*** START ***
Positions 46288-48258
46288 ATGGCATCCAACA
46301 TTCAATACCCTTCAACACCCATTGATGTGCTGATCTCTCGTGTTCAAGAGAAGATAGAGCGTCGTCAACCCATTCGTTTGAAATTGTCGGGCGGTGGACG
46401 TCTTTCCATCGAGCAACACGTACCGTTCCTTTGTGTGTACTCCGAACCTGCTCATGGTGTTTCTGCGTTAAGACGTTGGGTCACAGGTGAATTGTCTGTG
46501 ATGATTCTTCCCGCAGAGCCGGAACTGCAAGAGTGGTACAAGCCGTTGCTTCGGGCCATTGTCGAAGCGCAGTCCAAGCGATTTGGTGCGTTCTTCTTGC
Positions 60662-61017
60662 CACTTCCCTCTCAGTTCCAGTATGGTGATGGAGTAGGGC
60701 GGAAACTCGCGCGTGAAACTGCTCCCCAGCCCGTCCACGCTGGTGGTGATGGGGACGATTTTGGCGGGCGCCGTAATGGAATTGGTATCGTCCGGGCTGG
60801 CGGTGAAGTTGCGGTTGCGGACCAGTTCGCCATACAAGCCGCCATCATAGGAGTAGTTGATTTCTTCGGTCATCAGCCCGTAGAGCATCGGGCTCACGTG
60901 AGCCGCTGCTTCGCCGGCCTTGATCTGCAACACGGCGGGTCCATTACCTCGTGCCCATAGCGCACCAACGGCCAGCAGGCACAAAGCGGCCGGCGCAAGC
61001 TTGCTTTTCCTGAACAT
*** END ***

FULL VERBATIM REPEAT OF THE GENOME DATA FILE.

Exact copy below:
Positions 46288-48258
46288 ATGGCATCCAACA
46301 TTCAATACCCTTCAACACCCATTGATGTGCTGATCTCTCGTGTTCAAGAGAAGATAGAGCGTCGTCAACCCATTCGTTTGAAATTGTCGGGCGGTGGACG
46401 TCTTTCCATCGAGCAACACGTACCGTTCCTTTGTGTGTACTCCGAACCTGCTCATGGTGTTTCTGCGTTAAGACGTTGGGTCACAGGTGAATTGTCTGTG
46501 ATGATTCTTCCCGCAGAGCCGGAACTGCAAGAGTGGTACAAGCCGTTGCTTCGGGCCATTGTCGAAGCGCAGTCCAAGCGATTTGGTGCGTTCTTCTTGC
Positions 60662-61017
60662 CACTTCCCTCTCAGTTCCAGTATGGTGATGGAGTAGGGC
60701 GGAAACTCGCGCGTGAAACTGCTCCCCAGCCCGTCCACGCTGGTGGTGATGGGGACGATTTTGGCGGGCGCCGTAATGGAATTGGTATCGTCCGGGCTGG
60801 CGGTGAAGTTGCGGTTGCGGACCAGTTCGCCATACAAGCCGCCATCATAGGAGTAGTTGATTTCTTCGGTCATCAGCCCGTAGAGCATCGGGCTCACGTG
60901 AGCCGCTGCTTCGCCGGCCTTGATCTGCAACACGGCGGGTCCATTACCTCGTGCCCATAGCGCACCAACGGCCAGCAGGCACAAAGCGGCCGGCGCAAGC
61001 TTGCTTTTCCTGAACAT